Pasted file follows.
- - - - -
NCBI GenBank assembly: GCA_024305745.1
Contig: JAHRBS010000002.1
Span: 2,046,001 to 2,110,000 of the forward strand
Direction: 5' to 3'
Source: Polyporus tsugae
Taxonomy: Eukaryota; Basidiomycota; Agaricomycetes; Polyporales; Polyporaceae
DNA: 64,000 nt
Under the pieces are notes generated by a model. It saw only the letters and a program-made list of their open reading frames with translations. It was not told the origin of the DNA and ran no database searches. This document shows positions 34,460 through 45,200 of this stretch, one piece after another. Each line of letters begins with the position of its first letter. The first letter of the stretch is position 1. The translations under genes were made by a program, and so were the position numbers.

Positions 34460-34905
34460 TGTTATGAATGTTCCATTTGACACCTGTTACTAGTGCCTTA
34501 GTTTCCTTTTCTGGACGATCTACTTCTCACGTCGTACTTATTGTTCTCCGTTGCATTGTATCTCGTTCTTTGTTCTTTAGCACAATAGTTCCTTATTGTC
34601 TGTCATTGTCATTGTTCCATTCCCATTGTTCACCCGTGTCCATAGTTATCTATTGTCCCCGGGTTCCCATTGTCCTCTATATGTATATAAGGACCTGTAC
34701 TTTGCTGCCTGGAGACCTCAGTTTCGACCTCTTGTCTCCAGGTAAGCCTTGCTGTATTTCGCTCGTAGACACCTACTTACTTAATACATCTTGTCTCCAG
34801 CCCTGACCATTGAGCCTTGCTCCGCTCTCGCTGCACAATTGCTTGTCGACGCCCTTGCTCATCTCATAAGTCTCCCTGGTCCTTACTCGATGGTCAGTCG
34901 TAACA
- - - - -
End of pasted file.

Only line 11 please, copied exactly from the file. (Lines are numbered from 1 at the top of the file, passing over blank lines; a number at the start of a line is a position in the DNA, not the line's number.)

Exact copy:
34501 GTTTCCTTTTCTGGACGATCTACTTCTCACGTCGTACTTATTGTTCTCCGTTGCATTGTATCTCGTTCTTTGTTCTTTAGCACAATAGTTCCTTATTGTC